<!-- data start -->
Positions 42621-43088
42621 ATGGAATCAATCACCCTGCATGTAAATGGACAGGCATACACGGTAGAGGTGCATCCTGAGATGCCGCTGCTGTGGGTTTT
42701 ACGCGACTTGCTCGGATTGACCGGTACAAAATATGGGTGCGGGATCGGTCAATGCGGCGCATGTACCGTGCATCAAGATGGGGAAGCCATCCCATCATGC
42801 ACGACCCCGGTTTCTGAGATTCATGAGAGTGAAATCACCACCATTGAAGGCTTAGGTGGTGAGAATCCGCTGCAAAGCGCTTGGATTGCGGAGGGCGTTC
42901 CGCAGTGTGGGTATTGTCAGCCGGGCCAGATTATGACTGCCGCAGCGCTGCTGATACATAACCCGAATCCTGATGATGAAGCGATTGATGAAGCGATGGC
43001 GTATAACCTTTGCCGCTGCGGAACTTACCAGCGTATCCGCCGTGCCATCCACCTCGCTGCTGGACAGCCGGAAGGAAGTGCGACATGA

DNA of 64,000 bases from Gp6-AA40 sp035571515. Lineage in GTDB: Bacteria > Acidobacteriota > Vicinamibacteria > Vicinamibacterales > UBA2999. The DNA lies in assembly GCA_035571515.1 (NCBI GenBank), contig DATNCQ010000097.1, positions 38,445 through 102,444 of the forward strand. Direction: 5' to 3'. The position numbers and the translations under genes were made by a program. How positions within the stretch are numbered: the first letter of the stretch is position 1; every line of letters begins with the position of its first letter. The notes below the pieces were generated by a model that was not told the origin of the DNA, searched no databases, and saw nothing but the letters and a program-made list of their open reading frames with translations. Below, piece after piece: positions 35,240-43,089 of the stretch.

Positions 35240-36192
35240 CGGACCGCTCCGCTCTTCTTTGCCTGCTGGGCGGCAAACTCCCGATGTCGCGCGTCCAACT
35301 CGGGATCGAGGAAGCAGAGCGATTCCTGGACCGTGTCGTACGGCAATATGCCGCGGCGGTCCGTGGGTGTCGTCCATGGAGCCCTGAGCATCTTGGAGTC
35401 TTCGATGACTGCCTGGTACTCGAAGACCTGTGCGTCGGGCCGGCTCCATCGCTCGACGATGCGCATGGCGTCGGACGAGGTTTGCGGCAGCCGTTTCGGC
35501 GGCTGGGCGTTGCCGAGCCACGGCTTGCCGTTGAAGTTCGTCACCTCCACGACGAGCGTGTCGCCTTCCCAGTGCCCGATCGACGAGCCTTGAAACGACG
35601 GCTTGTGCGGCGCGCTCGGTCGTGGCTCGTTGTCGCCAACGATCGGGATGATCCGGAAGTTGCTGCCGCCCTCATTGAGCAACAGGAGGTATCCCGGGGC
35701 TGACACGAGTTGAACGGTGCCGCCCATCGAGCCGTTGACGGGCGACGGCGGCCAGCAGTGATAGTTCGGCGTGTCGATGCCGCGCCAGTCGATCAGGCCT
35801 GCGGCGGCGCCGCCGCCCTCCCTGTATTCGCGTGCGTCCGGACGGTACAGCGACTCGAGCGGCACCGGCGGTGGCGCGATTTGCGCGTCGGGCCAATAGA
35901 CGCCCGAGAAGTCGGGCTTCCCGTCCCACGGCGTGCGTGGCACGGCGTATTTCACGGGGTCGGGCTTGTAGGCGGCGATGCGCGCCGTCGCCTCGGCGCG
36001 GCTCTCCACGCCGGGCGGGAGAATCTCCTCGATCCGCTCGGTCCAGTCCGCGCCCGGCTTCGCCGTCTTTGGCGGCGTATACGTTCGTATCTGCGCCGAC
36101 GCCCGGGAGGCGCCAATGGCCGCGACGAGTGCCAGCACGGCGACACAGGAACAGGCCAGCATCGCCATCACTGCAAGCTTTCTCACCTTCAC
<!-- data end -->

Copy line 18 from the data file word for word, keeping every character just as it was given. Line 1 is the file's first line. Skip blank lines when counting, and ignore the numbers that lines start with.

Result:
36101 GCCCGGGAGGCGCCAATGGCCGCGACGAGTGCCAGCACGGCGACACAGGAACAGGCCAGCATCGCCATCACTGCAAGCTTTCTCACCTTCAC